In 1816 he was appointed to the government of Nova Scotia; and, in 1819, he succeeded
the Duke of Richmond as Captain-
The Earl died in 1838, in the sixty-
Earl George married, in 1805, Christian, the only child of Charles Broun, of Coalstoun, in East Lothian, the representative of a family, which had flourished in Scotland since the twelfth century. With this lady the Earl received a good estate and an heirloom besides, with which the welfare of the family was in old times supposed to be closely connected. This palladium was an enchanted pear, which came to the Brouns of Coalstoun through the marriage of the head of the family early in the sixteenth century to Jean Hay, daughter of the third Lord Yester, ancestor of the Marquis of Tweeddale. According to tradition, this pear had been invested with some invaluable properties by the famous wizard, Hugo de Gifford, of Yester, whose appearance is so vividly described in Sir Walter Scott’s poem of ‘Marmion.’
One of his daughters, it is said, was about to be married, and as the bridal party
was proceeding to the church he halted beneath a pear-
This precious pear was given by the third Lord Yester to his daughter on her marriage
to George Broun of Coalstoun, and at the same time he informed his son-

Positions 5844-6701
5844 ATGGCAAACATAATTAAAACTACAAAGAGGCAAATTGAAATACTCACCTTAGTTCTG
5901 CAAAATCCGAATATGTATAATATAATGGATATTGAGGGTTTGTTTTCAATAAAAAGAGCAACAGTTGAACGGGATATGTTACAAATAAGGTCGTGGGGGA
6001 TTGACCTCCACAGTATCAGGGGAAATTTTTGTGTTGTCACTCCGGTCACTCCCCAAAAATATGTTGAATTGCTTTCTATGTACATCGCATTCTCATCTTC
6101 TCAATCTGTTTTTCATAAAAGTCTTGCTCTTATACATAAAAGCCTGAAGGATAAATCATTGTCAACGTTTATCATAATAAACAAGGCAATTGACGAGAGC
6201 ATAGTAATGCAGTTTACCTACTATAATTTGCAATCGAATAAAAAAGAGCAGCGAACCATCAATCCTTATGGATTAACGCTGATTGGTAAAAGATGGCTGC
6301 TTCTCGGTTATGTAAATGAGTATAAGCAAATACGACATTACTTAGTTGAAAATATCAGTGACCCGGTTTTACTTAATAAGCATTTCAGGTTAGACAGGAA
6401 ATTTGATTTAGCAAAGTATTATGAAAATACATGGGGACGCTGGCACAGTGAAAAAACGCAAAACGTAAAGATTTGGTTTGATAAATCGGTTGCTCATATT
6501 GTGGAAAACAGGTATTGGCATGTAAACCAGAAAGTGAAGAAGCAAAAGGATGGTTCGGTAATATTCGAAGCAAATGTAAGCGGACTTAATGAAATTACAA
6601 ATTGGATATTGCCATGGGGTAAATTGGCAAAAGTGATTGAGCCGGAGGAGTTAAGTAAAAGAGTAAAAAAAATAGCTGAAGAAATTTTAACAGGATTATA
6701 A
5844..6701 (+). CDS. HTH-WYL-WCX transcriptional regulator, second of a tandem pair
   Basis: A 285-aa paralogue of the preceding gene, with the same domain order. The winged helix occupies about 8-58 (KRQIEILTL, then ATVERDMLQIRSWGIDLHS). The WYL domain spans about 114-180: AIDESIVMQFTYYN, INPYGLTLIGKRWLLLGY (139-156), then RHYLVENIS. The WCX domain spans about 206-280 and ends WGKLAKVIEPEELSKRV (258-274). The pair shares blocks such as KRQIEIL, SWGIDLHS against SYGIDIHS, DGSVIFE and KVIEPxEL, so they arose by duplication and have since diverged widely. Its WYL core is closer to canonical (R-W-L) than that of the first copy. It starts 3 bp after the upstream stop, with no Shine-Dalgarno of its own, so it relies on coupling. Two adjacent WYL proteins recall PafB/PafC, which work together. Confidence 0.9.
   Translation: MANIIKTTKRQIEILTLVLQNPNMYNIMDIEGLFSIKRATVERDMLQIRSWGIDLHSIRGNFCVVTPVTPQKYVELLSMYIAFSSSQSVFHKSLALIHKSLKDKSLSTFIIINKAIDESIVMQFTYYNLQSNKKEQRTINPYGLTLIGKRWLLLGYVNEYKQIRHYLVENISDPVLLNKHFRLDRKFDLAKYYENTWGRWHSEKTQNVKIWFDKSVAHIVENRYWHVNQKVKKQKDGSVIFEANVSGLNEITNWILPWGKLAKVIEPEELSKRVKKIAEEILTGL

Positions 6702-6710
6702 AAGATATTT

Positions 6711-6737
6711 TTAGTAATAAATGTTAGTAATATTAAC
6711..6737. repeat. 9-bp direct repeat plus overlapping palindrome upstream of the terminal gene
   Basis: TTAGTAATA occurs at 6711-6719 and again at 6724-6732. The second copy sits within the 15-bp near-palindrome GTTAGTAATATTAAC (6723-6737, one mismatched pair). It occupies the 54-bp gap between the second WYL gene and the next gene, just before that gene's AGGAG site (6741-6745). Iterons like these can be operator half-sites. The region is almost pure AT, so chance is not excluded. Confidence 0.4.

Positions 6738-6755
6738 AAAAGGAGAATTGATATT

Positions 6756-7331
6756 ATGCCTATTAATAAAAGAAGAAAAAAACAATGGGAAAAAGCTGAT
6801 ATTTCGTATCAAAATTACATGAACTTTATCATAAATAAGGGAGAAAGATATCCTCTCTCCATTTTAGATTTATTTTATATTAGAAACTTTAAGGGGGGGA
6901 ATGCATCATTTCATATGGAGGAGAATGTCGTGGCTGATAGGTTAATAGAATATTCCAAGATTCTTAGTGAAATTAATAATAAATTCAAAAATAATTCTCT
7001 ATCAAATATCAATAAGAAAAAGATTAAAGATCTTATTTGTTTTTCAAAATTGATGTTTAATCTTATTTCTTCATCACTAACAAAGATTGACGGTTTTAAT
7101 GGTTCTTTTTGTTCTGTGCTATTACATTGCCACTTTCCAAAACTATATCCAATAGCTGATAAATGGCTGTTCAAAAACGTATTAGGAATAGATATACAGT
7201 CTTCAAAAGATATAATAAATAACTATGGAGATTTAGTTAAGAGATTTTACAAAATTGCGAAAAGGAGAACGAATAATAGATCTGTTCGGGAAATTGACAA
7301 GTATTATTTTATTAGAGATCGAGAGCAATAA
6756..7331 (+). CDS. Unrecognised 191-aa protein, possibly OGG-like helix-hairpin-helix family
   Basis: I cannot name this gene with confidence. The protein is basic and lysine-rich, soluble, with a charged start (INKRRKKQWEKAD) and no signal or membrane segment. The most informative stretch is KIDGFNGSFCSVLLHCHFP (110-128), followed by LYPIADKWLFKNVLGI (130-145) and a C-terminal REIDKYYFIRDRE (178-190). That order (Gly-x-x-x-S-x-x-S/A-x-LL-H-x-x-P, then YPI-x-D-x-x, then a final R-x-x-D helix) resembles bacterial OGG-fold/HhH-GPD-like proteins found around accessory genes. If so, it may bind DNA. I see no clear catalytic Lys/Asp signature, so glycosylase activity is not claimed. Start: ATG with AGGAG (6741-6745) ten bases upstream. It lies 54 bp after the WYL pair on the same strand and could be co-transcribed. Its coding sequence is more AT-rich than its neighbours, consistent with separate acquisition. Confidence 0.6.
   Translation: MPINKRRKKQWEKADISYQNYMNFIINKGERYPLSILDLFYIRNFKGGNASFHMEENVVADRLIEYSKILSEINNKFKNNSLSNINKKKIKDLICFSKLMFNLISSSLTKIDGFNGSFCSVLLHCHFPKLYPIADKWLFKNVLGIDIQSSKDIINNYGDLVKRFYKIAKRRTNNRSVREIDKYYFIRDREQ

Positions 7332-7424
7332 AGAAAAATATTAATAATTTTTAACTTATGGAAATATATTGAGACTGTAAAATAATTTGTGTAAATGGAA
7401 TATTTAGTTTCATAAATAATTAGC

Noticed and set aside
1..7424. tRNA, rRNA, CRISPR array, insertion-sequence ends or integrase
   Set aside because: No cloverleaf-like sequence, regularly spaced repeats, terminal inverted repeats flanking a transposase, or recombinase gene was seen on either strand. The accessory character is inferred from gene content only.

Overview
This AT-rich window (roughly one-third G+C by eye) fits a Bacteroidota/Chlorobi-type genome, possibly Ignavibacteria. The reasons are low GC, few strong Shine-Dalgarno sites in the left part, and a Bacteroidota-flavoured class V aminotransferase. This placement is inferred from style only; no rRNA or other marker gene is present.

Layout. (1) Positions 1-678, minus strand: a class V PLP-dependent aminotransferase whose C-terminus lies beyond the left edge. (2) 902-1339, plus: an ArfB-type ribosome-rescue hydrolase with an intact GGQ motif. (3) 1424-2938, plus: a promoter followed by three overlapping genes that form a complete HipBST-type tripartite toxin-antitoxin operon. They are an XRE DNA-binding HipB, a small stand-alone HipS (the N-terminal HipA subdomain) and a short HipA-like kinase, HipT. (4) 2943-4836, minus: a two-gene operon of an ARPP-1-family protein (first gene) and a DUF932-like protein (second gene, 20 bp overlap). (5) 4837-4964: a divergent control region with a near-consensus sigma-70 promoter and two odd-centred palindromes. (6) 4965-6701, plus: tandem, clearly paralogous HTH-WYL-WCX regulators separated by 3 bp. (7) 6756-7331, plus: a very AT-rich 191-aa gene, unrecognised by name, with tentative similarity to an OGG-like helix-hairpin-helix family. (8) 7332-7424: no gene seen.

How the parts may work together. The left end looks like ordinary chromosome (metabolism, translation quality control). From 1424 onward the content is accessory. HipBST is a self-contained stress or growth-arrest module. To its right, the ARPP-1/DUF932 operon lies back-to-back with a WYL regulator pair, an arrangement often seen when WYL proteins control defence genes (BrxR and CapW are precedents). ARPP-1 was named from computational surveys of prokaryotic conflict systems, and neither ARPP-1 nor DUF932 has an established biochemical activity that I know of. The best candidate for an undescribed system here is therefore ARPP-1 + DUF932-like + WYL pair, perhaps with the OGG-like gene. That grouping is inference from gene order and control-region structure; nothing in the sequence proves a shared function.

Sir Walter Scott stays at the Castle.
10th Earl James Ramsay born April 1812 Dalhousie Castle appointed Governor General
of India at the age of 36 years, from 1847 to 1856 and was eventually made Marquis.
He is accounted the creator both of the map of modern India, through his conquests
and annexations of independent provinces, and of the centralised Indian state. So
radical were Dalhousie's changes and so widespread the resentment they caused that
his policies were frequently held responsible for the Indian Mutiny in 1857, one
year after his retirement. Early career Dalhousie was the third son of George Ramsay,
the 9th Earl of Dalhousie. His family had traditions of military and public service
but, by the standards of the day, had not accumulated great wealth, and, consequently,
Dalhousie was often troubled by financial worries. Small in stature, he also suffered